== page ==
Saturday, December 19, 2009

Steams In The Desert for December 18th

Personal Note To Begin: It has been a hard week. Scratch that. It's been a hard few months. There is lots that I could be complaining about and I am sad to say that I have whined, complained and questioned God. But throughout it all, God has been gracious. Throughout it all, no matter what my circumstances, God must be praised! Yesterday as I was incredibly discouraged and preparing for yet another exhausting, tiring medical test I grabbed my beloved copy of Streams in the Desert to find the following words. Hope that they bring refreshment to your soul as they did to mine.

"In all these things we are more than conquerors through Him who loved us." Romans 8:37

The gospel and the gift of God are structured so wonderfully that the very enemies and forces that are marshaled to fight against us actually help pave our way to the very gates of heaven and into the presence of God. Those forces can be used in the same way an eagle uses the fierce winds of a storm to soar to the sky. At first he sits perfectly still, high on a cliff, watching the sky as it fills with darkness and as the lightning strikes all around him. Yet he never moves until he feels the burst of the storm, and then with a screech he dives toward the winds, using them to carry him even higher.

This is also what God desires of each of His children. He wants us to be "more than conquerors," turning storm clouds into chariots of victory. It is obvious when an army becomes "more than conquerors," for it drives its enemies from the battlefield and confiscates their food and supplies. This is exactly what this Scripture passage means. There are spoils to be taken!

Dear believer, after experiencing the terrible valley of suffering, did you depart with the spoils? When you were struck with an injury and you thought you had lost everything, did you trust in God to the point that you came out richer than you were before? Being "more than [a] conqueror" means taking the spoils from the enemy and appropriating them for yourself. What your enemy had planed to use for your defeat, you can confiscate for your own use.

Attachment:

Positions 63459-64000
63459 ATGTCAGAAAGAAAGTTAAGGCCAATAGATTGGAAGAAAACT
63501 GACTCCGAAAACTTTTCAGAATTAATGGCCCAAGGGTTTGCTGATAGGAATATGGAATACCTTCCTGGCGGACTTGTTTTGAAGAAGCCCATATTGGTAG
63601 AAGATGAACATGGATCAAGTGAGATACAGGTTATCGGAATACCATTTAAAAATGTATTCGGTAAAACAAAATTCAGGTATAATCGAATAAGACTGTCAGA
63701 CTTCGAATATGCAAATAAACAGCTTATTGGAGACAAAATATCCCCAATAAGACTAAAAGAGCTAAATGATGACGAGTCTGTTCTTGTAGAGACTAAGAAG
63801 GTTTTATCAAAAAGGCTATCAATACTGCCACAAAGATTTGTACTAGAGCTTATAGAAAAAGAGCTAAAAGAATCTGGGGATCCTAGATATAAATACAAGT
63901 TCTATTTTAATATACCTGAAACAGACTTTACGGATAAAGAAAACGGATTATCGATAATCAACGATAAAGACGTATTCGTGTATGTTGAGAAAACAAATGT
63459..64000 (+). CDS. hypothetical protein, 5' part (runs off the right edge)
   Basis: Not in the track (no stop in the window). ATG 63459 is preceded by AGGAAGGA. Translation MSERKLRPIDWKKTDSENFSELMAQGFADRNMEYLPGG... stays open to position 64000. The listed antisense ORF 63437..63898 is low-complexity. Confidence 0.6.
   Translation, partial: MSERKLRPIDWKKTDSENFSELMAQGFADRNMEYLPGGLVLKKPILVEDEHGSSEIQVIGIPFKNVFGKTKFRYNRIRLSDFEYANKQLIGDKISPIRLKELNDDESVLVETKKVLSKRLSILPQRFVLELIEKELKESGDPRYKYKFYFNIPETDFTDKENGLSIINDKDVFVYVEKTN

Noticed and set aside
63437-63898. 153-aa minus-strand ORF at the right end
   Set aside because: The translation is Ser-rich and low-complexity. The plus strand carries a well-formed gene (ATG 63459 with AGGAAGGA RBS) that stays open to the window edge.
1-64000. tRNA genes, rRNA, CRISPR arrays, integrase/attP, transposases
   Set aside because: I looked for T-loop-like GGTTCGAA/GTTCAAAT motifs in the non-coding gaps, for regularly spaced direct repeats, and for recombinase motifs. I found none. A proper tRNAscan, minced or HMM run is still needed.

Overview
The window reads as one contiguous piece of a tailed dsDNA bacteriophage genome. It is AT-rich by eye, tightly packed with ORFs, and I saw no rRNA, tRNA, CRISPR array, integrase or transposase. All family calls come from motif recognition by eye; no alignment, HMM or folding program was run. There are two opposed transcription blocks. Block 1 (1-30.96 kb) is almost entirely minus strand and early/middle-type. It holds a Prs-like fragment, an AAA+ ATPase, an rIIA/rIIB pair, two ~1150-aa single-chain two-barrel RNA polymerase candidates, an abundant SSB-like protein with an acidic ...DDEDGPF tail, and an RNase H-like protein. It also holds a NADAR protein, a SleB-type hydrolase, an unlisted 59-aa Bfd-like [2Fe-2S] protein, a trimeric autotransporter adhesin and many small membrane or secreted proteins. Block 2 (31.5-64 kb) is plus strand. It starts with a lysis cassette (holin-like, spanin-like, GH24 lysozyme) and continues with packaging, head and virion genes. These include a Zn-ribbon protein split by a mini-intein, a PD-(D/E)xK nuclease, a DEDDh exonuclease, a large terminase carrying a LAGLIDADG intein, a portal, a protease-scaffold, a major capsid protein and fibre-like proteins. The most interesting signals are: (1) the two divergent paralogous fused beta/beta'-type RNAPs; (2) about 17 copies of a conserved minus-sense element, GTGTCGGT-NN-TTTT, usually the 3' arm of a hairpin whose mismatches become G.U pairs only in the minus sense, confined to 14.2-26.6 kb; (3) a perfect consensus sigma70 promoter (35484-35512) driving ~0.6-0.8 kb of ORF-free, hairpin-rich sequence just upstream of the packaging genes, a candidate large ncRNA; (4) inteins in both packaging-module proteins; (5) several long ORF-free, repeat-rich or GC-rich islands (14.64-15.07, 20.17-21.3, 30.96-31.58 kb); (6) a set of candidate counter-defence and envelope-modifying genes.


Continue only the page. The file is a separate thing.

When Dr. Moon, of Brighton, England, was suddenly struck with blindness, he said, "Lord, I accept this 'talent' of blindness from You. Help me to use it for Your glory so that when You return, You may receive it 'back with interest' [Matt. 25:27]." Then God enabled him to invent the Moon Alphabet for the blind, through which thousands of blind people were enabled to read the Word of God and thereby come to the glorious saving knowledge of Christ. selected

God did not remove Paul's "thorn in the flesh" (2 Cor. 12:7 KJV). The Lord did something much better - He conquered it and made it Paul's servant. The ministry of thorns has often been a greater ministry to humankind than the ministry of thrones. selected

Thursday, December 17, 2009

All Is Well

Are you ever haunted by lyrics? These are my haunting lyrics for today.

All is well all is well
Angels and men rejoice
For tonight darkness fell
Into the dawn of love's light
Sing A-le
Sing Alleluia
All is well, all is well
Let there be peace on earth
Christ is come go and tell
That He is in the manger
Sing A-le
Sing Alleluia

All is well, all is well
Lift up your voices and sing
Born is now Emmanuel
Born is our Lord and Savior
Sing Alleluia
Sing Alleluia
All is well

All is well. I have been pondering those words. The emphasis could truly be on any word and bring incredible significance. ALL is well. all IS well. all is WELL.

It's true. All is well. Because of a baby born long ago, all is well. "All" is not perfect. Life still hurts. But all is well. Despite circumstances, God has been good and gracious and I know that He will be in the future as well. It is through Jesus alone that we may sing, "It is well with my soul!"

All is well.

Wednesday, December 16, 2009

Streams In The Desert for December 16th

"There was also a prophetess, Anna...she never left the temple, but worshiped night and day, fasting and praying." (Luke 2:36-37)

"There is no doubt that it is by praying that we learn to pray, and that the more we pray, the better our prayers will be. People who pray in spurts are never likely to attain to the kind of prayer described in the Scriptures as "powerful and effective" (James 5:16).

Great power in prayer is within our reach, but we must work to obtain it. We should never even imagine that Abraham could have interceded so successfully for Sodom if he had not communed with God throughout the previous years of his life. Jacob's entire night of wrestling at Peniel was certainly not the first encounter he had with his God. And we can even look at our Lord's most beautiful and wonderful prayer in John 17, before His suffering and death, as the fruit of His many nights of devotion, and of His rising often before daybreak to pray.

If a person believes he can become powerful in prayer without making a commitment to it, he is living under a great delusion. The prayer of Elijah, which stopped the rain for heaven and later opened heaven's floodgates, was only one example of a long series of his mighty pleadings with God. Oh, if only we Christians would remember that perseverance in prayer is necessary for it to be effective and victorious!